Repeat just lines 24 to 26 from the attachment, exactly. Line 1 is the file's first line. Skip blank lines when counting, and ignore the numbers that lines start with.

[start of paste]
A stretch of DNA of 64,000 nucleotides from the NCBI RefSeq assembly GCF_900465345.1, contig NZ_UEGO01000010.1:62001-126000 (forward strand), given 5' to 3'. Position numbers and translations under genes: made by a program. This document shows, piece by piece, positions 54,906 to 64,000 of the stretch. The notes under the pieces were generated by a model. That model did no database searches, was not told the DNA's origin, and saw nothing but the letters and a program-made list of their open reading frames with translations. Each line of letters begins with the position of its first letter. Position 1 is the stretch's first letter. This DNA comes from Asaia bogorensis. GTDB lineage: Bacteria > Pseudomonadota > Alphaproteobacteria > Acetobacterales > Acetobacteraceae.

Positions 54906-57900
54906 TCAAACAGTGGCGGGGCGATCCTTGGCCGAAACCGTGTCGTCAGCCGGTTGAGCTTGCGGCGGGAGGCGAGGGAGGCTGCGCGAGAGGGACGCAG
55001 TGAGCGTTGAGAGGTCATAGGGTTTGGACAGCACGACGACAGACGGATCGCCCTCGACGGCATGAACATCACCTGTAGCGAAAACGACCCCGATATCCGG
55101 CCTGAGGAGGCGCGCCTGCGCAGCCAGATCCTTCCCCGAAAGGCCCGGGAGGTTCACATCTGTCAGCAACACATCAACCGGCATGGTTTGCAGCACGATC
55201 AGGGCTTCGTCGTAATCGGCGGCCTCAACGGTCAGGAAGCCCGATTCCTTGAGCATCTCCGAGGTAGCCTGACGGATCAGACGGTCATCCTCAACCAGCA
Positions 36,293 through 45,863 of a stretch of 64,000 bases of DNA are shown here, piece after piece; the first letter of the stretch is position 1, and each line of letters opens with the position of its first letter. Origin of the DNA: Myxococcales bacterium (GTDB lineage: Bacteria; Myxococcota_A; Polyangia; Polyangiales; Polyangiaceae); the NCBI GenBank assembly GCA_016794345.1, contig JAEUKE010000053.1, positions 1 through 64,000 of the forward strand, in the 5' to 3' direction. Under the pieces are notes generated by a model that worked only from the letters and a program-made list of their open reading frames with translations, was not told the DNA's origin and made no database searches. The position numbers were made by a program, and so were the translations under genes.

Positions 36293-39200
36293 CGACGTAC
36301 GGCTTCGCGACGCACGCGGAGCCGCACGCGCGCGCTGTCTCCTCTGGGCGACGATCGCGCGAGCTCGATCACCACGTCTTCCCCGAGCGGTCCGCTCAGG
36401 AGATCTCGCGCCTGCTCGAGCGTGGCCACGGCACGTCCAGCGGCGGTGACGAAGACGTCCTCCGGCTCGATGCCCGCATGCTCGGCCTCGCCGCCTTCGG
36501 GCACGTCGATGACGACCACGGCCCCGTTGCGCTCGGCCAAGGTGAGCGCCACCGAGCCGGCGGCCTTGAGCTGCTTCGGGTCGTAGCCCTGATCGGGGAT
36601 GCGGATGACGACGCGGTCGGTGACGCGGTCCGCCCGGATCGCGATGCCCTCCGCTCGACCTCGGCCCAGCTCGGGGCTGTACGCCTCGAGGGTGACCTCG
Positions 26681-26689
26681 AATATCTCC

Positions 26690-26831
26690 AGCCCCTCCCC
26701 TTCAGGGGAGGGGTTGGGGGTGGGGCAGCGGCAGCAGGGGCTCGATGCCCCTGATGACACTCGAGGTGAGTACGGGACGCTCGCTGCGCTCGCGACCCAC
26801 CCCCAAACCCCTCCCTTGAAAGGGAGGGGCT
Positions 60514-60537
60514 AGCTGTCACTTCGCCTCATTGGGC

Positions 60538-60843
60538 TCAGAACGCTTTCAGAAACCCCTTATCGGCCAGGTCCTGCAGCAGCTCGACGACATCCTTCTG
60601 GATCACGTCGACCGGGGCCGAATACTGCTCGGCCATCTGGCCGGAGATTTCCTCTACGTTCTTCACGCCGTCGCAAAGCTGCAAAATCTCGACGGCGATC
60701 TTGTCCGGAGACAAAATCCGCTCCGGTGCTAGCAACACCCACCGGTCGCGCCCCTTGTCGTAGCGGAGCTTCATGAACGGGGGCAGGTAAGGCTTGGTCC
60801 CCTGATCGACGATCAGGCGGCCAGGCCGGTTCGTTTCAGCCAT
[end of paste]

60601 GATCACGTCGACCGGGGCCGAATACTGCTCGGCCATCTGGCCGGAGATTTCCTCTACGTTCTTCACGCCGTCGCAAAGCTGCAAAATCTCGACGGCGATC
60701 TTGTCCGGAGACAAAATCCGCTCCGGTGCTAGCAACACCCACCGGTCGCGCCCCTTGTCGTAGCGGAGCTTCATGAACGGGGGCAGGTAAGGCTTGGTCC
60801 CCTGATCGACGATCAGGCGGCCAGGCCGGTTCGTTTCAGCCAT